Bottom trawling and dredging inflict one of the most damaging impacts on seabed habitats [14]. Bottom trawling often results in the capture of juveniles of many commercial and non-commercial species which are discarded. It is estimated that bottom trawl fisheries contribute to 45% of all discards 4.2 million tonnes [5]. The impacts of this practice depend on the complexity and natural variability of these communities and the nature of the fishery [6, 7].

In Peru, only small-scale fisheries using gears not considered to have a high impact on the ecosystem are allowed to operate within 5 miles of the coast (General Fisheries Law 2001, DS-012-2001-PE). Despite this regulation, small scale shrimp trawlers operate mainly within coastal areas. In the 1960s this fishery consisted of 12 small vessels with 10–15 m3 hold capacity. These vessels mainly fished for shrimp in northern Peru, between Paita (Piura region,) and Puerto Pizarro (Tumbes region) [8]. According to the I National Census of Artisanal Fisheries, by 2012, there were 88 vessels operating in the Tumbes Region and 55 in the Piura Region [9]. Currently it is estimated that around 105 vessels operate in the Piura region [10]. Whilst these vessels are fishing illegally, policing is sporadic and ineffectual. Evidence suggests that the fishery makes a significant socio-economic contribution to the local economy [10], albeit with impacts on biodiversity that characterises this type of fishing. The illegal nature of this fishery has so far prevented management or monitoring of this fishery by the administration and therefore there is no detailed information on the composition of bycatch, or the magnitude of discards that, according to [11], constitute 95% of the total catch in the Tumbes region.

There is limited information about the level of impact of the shrimp trawl fishery in Piura. A preliminary report by [12] provides a 15-day survey on shrimp landings and commercial bycatch for one fishing vessel operating in this region and showed a bycatch rate of 93.3% of the total catch weight. Fishers in Piura have repeatedly requested that the Peruvian Marine Institute (IMARPE) conduct research to reduce the level of impact of this fishery (pers. com. Alex Eche, president of fisher’s organisation) and find sustainable measures that would allow the fishery to be formally regulated. In this context, IMARPE conducted an experimental fishery in Sechura Bay and Talara (Piura) to assess the selectivity and impact of the shrimp trawl fishery on biodiversity and the seabed [13]. The objective of this experimental fishery was to design a net that would reduce the levels of bycatch. However, only 16 hauls were recorded during one month of sampling and no new design was provided to fishers. In this context, fishers contacted members of the National Agrarian University, to again pursue ways to increase the sustainability of the fishery. In this context, the DYNAMICOPERU project has contributed to the biological, fisheries, technological and economic knowledge that would allow, through a participatory approach, the identification of management strategies to reduce the impact of this fishery on biodiversity. This study analyses the composition of the total catch, bycatch and discards of this fisheries operating between Cabo Blanco and Máncora (Piura region) from April 2019 –March 2020, as a basis for assessing the impact on biodiversity and sustainability of populations within the 5-mile trawling exclusion area. Strategies to reduce the impact of shrimp trawling are discussed.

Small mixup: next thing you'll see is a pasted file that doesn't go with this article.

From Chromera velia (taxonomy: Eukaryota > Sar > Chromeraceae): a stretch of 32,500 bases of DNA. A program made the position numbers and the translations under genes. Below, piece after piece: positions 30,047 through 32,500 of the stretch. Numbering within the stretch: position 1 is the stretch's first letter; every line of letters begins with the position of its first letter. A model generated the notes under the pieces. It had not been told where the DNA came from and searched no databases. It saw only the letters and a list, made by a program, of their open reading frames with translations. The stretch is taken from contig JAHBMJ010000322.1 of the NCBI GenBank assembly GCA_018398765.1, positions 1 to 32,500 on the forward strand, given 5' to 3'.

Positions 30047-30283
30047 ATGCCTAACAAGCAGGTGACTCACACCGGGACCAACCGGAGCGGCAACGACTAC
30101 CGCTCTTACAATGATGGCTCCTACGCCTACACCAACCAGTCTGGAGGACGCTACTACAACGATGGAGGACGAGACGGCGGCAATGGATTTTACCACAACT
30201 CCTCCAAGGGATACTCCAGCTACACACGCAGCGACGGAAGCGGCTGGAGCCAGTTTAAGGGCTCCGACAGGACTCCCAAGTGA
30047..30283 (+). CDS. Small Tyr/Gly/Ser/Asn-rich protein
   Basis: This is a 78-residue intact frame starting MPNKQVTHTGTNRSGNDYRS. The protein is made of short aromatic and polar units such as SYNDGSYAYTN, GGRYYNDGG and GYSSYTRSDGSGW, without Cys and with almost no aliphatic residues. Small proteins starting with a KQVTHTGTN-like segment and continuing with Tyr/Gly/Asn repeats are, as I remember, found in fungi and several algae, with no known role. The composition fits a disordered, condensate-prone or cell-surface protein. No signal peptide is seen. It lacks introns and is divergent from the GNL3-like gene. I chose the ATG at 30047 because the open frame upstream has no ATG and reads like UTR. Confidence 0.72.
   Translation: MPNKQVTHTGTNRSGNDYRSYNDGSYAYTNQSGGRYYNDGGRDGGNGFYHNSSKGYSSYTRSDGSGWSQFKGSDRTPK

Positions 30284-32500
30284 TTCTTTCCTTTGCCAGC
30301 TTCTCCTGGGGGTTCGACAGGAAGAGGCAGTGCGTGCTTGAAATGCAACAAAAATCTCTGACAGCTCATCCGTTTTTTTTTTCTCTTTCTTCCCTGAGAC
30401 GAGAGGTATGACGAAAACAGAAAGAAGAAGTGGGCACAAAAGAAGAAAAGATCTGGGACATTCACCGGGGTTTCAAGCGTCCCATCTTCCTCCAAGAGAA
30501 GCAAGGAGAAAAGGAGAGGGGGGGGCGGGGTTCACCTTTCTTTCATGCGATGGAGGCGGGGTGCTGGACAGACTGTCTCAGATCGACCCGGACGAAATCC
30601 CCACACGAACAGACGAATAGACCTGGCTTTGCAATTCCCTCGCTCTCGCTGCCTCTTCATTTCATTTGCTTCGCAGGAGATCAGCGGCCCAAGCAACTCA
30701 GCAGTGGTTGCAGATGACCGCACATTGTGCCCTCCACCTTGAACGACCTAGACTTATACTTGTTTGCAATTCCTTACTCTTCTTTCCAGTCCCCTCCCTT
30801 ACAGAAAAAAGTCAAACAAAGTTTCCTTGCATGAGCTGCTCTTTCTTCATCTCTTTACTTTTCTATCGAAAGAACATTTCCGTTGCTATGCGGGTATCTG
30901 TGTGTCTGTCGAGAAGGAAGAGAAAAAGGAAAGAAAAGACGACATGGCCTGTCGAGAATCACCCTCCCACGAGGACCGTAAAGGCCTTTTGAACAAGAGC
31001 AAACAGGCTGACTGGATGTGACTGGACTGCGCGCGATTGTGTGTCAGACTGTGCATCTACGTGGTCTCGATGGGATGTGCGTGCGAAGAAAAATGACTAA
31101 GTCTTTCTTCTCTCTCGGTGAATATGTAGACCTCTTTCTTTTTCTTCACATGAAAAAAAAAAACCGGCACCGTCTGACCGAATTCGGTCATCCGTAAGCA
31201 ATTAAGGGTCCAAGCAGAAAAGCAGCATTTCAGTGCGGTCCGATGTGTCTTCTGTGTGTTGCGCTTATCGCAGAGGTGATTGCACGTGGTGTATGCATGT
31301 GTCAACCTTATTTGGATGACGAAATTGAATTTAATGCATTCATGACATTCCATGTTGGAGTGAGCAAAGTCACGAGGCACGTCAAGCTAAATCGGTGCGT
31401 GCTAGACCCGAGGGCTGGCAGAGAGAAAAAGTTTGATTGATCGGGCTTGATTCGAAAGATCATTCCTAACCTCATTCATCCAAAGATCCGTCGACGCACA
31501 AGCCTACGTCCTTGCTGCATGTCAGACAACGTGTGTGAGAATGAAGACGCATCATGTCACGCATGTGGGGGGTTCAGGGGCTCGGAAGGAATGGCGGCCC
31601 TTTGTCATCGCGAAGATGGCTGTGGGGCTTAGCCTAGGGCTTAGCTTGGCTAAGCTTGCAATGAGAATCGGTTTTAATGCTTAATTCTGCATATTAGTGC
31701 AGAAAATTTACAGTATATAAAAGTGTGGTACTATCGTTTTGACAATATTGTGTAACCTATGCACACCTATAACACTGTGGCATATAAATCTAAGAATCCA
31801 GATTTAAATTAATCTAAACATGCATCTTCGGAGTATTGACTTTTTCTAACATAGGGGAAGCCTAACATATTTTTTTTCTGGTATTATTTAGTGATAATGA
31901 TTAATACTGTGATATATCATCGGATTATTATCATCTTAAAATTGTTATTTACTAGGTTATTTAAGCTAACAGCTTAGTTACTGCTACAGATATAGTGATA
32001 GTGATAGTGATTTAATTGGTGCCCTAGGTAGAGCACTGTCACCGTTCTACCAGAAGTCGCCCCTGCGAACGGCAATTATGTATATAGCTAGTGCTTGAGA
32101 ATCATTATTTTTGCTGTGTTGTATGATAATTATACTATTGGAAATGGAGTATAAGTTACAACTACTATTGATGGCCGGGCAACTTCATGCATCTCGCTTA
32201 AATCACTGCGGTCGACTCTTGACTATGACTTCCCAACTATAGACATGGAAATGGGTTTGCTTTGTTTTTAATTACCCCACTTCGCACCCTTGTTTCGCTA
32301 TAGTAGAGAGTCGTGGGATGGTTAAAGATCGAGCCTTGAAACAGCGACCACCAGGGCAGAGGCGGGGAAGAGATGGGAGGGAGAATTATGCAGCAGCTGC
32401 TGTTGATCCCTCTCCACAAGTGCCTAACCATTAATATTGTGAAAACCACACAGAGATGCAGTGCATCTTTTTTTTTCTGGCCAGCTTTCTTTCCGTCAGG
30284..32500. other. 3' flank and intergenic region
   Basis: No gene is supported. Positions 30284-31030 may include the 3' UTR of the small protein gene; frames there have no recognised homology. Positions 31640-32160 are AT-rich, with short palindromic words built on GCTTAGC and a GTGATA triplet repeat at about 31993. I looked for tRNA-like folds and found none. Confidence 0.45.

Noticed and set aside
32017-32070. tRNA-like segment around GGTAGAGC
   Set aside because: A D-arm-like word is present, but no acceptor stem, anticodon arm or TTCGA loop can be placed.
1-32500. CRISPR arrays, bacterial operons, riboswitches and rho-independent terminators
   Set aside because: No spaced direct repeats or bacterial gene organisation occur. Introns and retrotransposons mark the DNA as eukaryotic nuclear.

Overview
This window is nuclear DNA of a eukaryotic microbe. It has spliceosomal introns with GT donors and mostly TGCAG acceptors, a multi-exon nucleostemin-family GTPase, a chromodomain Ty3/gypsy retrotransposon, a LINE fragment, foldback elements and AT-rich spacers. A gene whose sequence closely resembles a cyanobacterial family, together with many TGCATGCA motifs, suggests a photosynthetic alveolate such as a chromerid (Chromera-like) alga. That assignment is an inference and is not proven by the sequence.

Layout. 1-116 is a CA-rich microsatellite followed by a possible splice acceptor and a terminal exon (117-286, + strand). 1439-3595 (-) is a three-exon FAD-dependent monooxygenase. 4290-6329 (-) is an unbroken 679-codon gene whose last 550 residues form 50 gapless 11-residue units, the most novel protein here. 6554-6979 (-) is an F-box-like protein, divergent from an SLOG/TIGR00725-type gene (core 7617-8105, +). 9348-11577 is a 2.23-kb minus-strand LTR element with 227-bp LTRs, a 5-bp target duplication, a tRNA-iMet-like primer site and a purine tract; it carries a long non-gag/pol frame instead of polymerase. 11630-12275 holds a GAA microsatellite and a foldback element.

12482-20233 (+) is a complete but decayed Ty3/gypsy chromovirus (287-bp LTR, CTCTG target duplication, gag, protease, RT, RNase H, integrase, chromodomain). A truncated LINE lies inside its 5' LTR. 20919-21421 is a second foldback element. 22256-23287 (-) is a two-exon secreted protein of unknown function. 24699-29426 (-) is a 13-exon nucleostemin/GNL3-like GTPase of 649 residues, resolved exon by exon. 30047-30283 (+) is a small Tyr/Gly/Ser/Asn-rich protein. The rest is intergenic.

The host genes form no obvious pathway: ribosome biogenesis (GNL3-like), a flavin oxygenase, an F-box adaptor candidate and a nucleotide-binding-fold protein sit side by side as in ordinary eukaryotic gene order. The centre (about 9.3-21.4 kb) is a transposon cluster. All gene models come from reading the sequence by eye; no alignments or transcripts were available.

The study focused in the area between Cabo Blanco and Máncora (Fig 1). This fishery is prosecuted by small scale fishing vessels between 8.4 and 13.5m in length [14], operating within 5 miles of the coast in water depths of 6.5 to 65m [10]. The vessels have a hold capacity of 5 to 10 t, and 90% of them operate with a central engine whose fuel consumption is 10 to 20 gallons per day [15]. Around 30 vessels are equipped with a winch, echo sounder and satellite navigator [16]. Fishing occurs at night and mostly during the hours of darkness in calm weather conditions using polyamide nets 18 to 24 m total length with a codend mesh size of 32 to 40 mm. Haul durations are variable but generally last around two hours [10].

Fig 1. Location of fishing hauls carried out by the artisanal trawl fleet leaving port between Cabo Blanco and Máncora between April 2019—March 2020.